Ryanair yesterday reported a full-year profit of €1.02bn (excl. Lauda). Strong traffic growth, up 7% to 139m, was offset by a 6% decline in fares. Strong ancillary growth (+19%) was offset by higher fuel, staff and EU261 costs.
|Full-year Results (IFRS)*||Mar. 31, 2018||Mar. 31, 2019||% Change|
“As previously guided, Ryanair (excl. Lauda) reports a full year after tax profit of €1.02bn. Short-haul capacity growth and the absence of Easter in Q4 led to a 6% fare decline, which stimulated 7% traffic growth to over 139m (142m guests incl. Lauda). Ancillary sales performed strongly up 19% to €2.4bn, which drove total revenue growth of 6% to €7.6bn, ” said Ryanair’s Michael O’Leary.
Higher oil prices and lower fares have seen a wave of EU airline failures including Primera (UK & Spain), Small Planet, Azur and Germania (Germany), Sky Works (Switz.), VLM (Belgium), Cobalt (Cyprus), Cello & Flybmi (UK) and WOW (Iceland). Flybe (UK) was sold, while both Alitalia and Thomas Cook airline are currently for sale.
Ryanair closed unprofitable bases in Bremen & Eindhoven and we cut aircraft numbers in Niederrhein, Hahn and the Canary Islands. Norwegian has closed multiple bases (many where they compete with Ryanair), including Rome, Las Palmas, Palma, Tenerife, Edinburgh & Belfast, and they will cut their Dublin base from 6 to 1 aircraft in October. Wizz (Poznan), Lufthansa (Dusseldorf) and EasyJet (Oporto) have also announced base cuts and/or closures in recent months. We expect further consolidation and airline failures in winter 2019 and again into 2020 due to over-capacity, weaker fares, and higher oil prices particularly among those airlines who are significantly unhedged, or unable to hedge.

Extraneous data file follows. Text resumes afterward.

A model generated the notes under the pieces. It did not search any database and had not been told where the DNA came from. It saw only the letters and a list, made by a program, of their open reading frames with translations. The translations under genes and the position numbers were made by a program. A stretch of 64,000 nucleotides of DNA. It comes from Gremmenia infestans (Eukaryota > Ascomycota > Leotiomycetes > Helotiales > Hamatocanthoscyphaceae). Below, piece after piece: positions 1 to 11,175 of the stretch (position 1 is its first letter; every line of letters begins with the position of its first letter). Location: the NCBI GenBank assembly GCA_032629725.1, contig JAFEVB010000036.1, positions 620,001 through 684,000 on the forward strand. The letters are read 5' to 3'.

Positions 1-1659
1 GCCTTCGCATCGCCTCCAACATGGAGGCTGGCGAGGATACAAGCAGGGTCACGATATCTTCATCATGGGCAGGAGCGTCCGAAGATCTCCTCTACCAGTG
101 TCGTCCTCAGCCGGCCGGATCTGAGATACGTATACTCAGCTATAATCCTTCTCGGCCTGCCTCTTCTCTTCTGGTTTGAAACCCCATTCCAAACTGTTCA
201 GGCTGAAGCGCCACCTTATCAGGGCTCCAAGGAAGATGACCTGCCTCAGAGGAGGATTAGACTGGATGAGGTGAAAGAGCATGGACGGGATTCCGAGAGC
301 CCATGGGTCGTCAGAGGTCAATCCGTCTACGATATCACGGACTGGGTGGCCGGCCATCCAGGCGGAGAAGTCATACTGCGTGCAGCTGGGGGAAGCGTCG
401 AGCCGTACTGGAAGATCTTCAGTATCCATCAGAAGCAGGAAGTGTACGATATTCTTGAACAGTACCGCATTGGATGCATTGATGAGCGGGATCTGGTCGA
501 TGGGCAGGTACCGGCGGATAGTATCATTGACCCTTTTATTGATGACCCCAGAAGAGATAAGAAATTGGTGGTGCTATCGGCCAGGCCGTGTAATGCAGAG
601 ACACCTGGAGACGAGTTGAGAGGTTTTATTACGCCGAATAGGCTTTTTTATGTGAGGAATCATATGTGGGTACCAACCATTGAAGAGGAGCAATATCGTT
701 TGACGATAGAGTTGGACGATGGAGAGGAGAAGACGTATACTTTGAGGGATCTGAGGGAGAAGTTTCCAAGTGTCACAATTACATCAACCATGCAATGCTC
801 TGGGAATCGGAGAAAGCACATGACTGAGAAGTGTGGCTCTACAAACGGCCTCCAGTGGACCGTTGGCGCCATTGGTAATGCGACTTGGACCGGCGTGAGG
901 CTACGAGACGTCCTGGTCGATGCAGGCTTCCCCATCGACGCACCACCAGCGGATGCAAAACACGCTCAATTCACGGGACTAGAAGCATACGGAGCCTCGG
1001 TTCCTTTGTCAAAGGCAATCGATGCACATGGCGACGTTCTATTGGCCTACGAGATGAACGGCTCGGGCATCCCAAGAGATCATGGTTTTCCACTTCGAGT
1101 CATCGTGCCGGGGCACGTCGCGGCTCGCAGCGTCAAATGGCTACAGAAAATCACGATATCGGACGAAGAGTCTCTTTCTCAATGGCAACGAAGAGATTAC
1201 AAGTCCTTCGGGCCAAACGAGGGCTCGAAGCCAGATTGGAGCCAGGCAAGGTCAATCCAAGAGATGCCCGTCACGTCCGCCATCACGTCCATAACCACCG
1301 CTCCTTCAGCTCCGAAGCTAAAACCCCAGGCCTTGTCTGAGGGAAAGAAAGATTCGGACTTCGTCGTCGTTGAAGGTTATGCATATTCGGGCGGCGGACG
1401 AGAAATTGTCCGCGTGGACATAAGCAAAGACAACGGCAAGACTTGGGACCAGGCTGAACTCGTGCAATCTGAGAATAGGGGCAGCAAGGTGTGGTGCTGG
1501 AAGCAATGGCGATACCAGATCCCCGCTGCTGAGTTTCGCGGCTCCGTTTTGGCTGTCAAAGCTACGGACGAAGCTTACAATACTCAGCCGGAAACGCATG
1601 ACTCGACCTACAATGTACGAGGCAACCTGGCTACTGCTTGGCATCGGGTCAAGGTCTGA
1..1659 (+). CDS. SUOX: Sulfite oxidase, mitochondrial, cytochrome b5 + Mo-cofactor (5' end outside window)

Shares in the airline fell by five percent following the release of the results, to €10.2 per share.
Ryanair is delaying deliveries of five of the Boeing 737 Max planes, which have been grounded because of two fatal crashes, but said it had the “utmost confidence” in the aircraft.